Egyptian TV airs Israeli FM’s speech on peace — on Yom Kippur War anniversary

While Gabi Ashkenazi and Emirati FM met in Berlin to strengthen accords, bolster Middle East peace efforts, their speeches aired on Egyptian TV, 47 years after regional conflict

Foreign Minister Gabi Ashkenazi's speech being shown on Extra News. (Screengrab: YouTube)
Foreign Minister Gabi Ashkenazi's speech being shown on Extra News. (Screengrab: YouTube)

An Egyptian television channel on Tuesday aired Israeli Foreign Minister Gabi Ashkenazi’s remarks on regional peace, as he met in Berlin with his Emirati counterpart.

A spokesperson for Ashkenazi noted that the remarks were aired on Extra News on October 6, the 47th anniversary of the start of the 1973 Yom Kippur War, fought between Israel and its neighboring nations, including Egypt.

The spokesperson calls the broadcast “most extraordinary.”

Though the Egyptian government has close contacts with Israel, media in the country is known to generally be highly hostile toward the Jewish state.

In September, Egyptian President Abdel-Fattah al-Sissi said that the Israel-United Arab Emirates normalization accord represents a step toward regional peace by preserving Palestinian rights and Israeli security.

The foreign ministers of the UAE and Israel met in Berlin on Tuesday for talks that Germany hoped will strengthen the nascent official ties between the two nations and bolster broader Middle East peace efforts, in a summit that German Foreign Minister Heiko Maas said was a “great honor” to host.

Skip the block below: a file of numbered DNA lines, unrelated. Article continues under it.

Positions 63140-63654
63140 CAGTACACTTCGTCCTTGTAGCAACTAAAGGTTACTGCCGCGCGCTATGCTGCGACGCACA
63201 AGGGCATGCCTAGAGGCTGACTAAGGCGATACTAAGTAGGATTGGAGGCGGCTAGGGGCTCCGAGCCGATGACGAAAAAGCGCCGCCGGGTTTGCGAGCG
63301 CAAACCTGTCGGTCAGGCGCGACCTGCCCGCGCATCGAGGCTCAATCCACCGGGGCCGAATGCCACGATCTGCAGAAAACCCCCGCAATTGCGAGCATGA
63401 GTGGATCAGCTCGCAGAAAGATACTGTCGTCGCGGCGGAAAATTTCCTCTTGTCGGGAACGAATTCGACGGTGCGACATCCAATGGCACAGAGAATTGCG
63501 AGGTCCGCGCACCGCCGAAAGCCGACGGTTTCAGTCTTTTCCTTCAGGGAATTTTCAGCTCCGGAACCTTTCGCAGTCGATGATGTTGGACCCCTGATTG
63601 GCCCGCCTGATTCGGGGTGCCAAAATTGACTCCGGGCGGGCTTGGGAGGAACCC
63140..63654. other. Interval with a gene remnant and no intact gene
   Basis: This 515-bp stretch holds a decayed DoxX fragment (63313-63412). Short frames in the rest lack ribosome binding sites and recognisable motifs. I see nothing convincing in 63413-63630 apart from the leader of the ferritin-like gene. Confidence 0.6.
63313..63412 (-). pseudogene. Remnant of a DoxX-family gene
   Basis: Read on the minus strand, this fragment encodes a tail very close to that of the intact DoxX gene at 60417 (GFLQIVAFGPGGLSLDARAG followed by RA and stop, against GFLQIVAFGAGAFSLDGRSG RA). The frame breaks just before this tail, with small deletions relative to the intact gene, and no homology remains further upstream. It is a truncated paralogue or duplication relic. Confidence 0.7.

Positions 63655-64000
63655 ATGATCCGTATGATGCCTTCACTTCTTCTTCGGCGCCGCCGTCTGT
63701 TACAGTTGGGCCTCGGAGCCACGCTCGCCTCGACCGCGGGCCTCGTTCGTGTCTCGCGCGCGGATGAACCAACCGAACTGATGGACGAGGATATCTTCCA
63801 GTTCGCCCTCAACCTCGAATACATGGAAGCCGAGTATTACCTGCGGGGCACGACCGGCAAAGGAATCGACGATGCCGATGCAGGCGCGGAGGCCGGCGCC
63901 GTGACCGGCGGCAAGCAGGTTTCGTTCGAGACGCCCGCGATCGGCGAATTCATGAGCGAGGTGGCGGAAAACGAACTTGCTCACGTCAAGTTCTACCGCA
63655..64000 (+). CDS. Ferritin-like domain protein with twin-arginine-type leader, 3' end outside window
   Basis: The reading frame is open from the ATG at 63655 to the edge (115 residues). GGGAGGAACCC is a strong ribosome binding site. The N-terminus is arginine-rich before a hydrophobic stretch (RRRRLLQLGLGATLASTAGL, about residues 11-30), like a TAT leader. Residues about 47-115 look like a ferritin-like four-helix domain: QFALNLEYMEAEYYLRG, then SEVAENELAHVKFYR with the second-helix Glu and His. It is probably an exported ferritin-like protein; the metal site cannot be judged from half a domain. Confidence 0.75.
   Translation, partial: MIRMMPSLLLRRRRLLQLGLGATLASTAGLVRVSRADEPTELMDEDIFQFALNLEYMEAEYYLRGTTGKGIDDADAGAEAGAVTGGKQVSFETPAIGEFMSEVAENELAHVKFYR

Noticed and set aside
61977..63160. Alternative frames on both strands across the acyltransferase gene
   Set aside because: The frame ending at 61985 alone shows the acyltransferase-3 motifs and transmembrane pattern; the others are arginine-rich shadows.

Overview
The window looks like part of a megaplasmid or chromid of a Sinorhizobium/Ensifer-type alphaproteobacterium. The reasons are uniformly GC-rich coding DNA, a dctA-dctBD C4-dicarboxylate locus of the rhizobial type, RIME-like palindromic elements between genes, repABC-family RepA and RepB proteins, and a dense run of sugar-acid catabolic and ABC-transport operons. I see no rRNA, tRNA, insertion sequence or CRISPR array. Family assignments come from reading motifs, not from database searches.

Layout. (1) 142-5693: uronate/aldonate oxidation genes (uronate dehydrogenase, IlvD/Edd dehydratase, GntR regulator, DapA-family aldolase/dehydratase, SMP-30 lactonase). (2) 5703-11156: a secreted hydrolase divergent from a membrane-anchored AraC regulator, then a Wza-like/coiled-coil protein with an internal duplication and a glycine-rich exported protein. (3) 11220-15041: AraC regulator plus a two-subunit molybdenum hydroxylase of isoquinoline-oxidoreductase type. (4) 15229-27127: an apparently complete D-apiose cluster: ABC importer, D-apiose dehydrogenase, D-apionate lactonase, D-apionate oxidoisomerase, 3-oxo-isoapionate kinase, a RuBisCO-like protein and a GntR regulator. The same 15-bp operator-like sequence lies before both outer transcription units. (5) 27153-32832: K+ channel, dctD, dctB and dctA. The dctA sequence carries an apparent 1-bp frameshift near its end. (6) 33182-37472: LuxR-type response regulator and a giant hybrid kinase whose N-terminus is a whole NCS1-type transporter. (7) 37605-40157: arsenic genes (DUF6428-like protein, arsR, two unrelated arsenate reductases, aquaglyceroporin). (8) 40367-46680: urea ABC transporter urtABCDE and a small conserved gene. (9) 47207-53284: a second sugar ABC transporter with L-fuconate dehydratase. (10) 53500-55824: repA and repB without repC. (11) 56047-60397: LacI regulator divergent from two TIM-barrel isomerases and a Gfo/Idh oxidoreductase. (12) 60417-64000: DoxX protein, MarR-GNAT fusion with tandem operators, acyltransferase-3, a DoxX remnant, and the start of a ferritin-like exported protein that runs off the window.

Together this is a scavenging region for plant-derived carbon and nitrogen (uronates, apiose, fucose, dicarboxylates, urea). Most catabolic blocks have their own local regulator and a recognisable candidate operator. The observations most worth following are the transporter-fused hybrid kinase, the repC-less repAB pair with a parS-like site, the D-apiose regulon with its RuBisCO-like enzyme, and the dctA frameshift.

Ashkenazi and Emirati Foreign Minister Sheikh Abdullah bin Zayed Al Nahyan met, along with Maas, behind closed doors at a secluded government guesthouse on the outskirts of the German capital.

Ashkenazi and Al Nahyan also visited the Holocaust Memorial in central Berlin during their meeting in the German capital on Tuesday.

Ashkenazi said the visit was particularly moving for him “as a representative (of Israel), as a former general and as the son of a Holocaust survivor”.

German Foreign Minister Heiko Maas, right, visits with his counterparts from Israel Gabi Ashkenazi, center, and the United Arab Emirates Sheikh Abdullah bin Zayed Al Nahyan, left, the exhibition hall at Holocaust Memorial during a meeting in Berlin, Germany, Tuesday, Oct. 6, 2020. (Michele Tantussi/Pool via AP)

“The three of us stood there silently together as we remembered the victims. And for the first time in history, a representative of an Arab state was present… Our presence together today symbolizes a new era — of peace, stability, prosperity and hope.”

Visibly relaxed, Ashkenazi and Al Nahyan shared a few words as they visited the monument’s underground museum and signed the visitors’ book. THe UAE minister wrote “never again,” in his message, adding that the site “showcases the values of coexistence and forgiveness … that my country was built on.”

Ashkenazi looked forward in his message, saying the meeting marked the start of “an era of peace between peoples.”

The Holocaust was also a reminder of the need “to live strong and ensure that this will never recur,” Ashkenazi also wrote in Hebrew.

In September, the UAE and Bahrain became the first Arab nations to establish relations with Israel since Egypt in 1979 and Jordan in 1994. For the Mideast, the deals dubbed the Abraham Accords mark a distinct shift in a decades-old status quo where Arab countries have tried to maintain unity against Israel over its treatment of the stateless Palestinians.

Israeli Foreign Minister Gabi Ashkenazi, left, greets UAE Foreign Minister Sheikh Abdullah bin Zayed al-Nahyan as German Foreign Minister Heiko Maas looks on during a visit of the Holocaust memorial prior to their historic meeting in Berlin, on October 6, 2020. (MICHELE TANTUSSI / POOL / AFP)

Maas called the agreement between Israel and the UAE “the first good news in the Middle East for a long time — and a chance for new movement in the dialogue between Israelis and Palestinians.”

Ashkenazi also called upon the Palestinians to come back to the negotiating table.

“The longer we put off negotiations the more we are leaving behind a more difficult reality for the next generations,” he said.

AFP contributed to this report.

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